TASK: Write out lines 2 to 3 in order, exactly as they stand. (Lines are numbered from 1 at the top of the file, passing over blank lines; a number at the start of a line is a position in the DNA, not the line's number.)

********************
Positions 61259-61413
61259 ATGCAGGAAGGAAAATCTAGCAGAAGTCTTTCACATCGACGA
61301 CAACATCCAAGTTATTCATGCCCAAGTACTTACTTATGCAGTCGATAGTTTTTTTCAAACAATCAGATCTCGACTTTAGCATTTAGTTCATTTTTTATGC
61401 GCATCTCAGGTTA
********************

61259 ATGCAGGAAGGAAAATCTAGCAGAAGTCTTTCACATCGACGA
61301 CAACATCCAAGTTATTCATGCCCAAGTACTTACTTATGCAGTCGATAGTTTTTTTCAAACAATCAGATCTCGACTTTAGCATTTAGTTCATTTTTTATGC